In conclusion, the results reported here suggest that acute hypertension during exertion, induced by heavy weight lifting, impairs endothelial function in sedentary men. The protective effect of chronic exercise against impaired flow-mediated dilation induced by acute weight lifting does not appear to be mode specific, indicating that chronic resistance and aerobic exercise may afford similar protection of the endothelium against exposure to acute stressors (i.e., exertional hypertension) that impair vascular health in sedentary subjects. These results may help to explain the exercise paradox whereby chronic exercise is associated with improved cardiovascular health, whereas acute exercise can be associated with increased risk of cardiovascular events (2). In addition, it is possible that maintained endothelium-dependent vasodilation in conditioned individuals could protect against altered vascular and hemodynamic responses to other physiological perturbations such as acute hypertension, systemic hypoxemia, and hyperglycemia.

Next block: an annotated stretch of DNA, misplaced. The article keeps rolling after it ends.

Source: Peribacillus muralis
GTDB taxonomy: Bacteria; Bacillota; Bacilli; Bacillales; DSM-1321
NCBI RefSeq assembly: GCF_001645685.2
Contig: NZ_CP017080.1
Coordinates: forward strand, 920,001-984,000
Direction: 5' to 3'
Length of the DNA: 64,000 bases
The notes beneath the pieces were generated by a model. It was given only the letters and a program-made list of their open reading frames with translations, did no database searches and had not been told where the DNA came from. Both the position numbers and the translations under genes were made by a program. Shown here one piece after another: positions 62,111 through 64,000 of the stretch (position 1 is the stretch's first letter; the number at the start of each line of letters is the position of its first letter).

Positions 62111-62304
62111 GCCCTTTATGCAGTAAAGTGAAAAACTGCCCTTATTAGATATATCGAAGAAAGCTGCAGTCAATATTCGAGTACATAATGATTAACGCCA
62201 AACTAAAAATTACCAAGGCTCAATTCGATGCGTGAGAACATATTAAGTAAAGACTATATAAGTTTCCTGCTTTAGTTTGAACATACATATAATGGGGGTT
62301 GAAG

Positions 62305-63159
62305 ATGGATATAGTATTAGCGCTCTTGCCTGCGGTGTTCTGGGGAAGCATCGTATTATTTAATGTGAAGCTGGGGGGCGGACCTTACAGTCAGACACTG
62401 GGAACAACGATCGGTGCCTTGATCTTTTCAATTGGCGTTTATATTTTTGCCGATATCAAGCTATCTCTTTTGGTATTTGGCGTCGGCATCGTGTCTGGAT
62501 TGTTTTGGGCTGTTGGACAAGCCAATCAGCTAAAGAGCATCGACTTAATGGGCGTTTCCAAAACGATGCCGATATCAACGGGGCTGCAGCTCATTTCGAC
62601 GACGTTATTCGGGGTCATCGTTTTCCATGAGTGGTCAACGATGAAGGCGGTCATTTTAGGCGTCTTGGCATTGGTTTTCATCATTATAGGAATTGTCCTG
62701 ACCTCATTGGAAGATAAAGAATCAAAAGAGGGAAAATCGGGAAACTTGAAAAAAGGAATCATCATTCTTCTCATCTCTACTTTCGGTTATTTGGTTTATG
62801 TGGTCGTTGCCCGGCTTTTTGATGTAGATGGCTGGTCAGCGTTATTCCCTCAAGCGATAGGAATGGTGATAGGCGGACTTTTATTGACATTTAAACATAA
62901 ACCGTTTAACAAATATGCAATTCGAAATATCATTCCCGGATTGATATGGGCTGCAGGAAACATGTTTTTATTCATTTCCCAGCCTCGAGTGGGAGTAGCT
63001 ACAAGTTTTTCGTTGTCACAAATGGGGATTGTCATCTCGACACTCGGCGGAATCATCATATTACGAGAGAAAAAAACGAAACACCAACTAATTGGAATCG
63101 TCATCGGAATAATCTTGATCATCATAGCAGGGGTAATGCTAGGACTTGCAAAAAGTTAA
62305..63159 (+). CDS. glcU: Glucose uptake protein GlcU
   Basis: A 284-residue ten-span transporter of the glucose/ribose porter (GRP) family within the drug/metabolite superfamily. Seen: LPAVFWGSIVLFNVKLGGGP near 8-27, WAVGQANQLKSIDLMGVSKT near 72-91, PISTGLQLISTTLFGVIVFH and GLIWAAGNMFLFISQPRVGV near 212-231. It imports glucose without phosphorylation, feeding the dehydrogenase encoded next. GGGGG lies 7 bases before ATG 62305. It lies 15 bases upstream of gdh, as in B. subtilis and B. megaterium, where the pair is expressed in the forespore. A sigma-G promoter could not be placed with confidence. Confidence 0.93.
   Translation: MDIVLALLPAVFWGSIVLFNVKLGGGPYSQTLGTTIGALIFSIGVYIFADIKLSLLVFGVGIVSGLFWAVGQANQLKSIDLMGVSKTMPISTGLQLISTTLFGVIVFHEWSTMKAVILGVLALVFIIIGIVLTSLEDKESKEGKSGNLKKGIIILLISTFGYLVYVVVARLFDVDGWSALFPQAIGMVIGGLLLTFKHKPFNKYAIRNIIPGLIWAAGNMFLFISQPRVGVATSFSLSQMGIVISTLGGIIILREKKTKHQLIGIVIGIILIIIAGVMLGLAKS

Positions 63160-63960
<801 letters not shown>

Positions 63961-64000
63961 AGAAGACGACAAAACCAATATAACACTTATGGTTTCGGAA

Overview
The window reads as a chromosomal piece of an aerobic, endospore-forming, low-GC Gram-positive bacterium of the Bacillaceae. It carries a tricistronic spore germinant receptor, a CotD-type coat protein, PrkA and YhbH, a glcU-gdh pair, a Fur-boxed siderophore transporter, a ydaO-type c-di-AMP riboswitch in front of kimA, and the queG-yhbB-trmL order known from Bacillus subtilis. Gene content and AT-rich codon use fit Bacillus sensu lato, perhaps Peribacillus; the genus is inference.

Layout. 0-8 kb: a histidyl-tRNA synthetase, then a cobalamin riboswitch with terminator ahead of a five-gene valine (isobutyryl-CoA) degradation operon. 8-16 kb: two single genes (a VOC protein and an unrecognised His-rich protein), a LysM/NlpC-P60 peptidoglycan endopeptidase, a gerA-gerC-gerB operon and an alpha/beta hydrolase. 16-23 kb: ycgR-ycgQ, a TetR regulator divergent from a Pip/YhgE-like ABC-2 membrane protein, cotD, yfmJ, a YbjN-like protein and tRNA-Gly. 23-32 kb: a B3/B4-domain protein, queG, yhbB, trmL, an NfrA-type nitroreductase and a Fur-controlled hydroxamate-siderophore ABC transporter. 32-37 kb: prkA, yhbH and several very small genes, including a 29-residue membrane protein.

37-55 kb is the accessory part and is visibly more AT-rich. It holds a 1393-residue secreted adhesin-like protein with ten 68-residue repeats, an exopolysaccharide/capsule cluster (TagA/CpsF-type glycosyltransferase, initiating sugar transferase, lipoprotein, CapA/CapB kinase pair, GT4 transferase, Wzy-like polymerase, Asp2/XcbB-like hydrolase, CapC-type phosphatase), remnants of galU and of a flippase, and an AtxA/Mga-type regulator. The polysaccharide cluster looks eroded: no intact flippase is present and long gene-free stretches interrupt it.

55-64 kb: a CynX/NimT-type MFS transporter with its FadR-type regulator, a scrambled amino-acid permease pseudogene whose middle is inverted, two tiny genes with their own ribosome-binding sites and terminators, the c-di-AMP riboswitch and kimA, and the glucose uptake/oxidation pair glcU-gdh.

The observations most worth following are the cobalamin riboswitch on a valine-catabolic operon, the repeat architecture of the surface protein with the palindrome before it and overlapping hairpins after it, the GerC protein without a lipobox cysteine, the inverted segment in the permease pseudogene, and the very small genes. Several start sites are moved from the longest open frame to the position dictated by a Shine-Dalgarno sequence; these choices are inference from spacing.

This study was supported by the National Institutes of Health General Clinical Research Center (MO1-RR00058); the Cardiovascular Center of the Medical College of Wisconsin; and National Heart, Lung, and Blood Institute Grant K23-HL-85614 (to S. A. Phillips). This project was also supported by the University of Illinois at Chicago Center for Clinical and Translational Science (CCTS), Award Number UL1RR029879 from the National Center For Research Resources (to S. A. Phillips).
No conflicts of interest, financial or otherwise, are declared by the authors.
The authors thank Ms. Joan Pleuss (Medical College of Wisconsin), David Marquez [University of Illinois-Chicago (UIC)], Melissa Goslawski (UIC), and Jessica Pipal (UIC) for their expert technical assistance and Weihua Gao (UIC) for statistical assistance.